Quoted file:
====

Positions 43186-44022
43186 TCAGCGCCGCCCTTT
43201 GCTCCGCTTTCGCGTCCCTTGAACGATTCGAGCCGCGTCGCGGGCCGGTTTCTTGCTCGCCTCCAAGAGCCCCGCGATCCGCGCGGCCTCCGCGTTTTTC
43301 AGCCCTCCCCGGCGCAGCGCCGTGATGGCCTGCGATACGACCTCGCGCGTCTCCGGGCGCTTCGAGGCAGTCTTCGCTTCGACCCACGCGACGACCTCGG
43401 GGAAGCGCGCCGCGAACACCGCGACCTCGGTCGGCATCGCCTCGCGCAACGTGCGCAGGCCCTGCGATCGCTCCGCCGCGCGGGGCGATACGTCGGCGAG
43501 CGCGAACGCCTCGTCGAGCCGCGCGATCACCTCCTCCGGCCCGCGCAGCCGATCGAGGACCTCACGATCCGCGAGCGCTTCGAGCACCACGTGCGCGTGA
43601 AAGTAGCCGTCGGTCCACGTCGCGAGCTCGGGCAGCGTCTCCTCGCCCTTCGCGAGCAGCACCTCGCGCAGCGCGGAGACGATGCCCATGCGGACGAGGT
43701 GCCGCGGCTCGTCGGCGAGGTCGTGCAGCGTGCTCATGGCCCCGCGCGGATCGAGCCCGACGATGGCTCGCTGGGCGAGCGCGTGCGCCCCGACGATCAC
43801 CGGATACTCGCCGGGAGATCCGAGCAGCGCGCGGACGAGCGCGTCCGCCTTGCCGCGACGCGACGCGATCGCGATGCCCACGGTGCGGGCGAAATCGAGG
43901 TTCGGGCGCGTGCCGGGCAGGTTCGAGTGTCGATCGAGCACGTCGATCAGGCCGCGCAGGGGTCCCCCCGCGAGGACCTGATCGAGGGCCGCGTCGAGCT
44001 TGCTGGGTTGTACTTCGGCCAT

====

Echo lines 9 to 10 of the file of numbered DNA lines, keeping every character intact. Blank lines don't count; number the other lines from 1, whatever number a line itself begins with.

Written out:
43801 CGGATACTCGCCGGGAGATCCGAGCAGCGCGCGGACGAGCGCGTCCGCCTTGCCGCGACGCGACGCGATCGCGATGCCCACGGTGCGGGCGAAATCGAGG
43901 TTCGGGCGCGTGCCGGGCAGGTTCGAGTGTCGATCGAGCACGTCGATCAGGCCGCGCAGGGGTCCCCCCGCGAGGACCTGATCGAGGGCCGCGTCGAGCT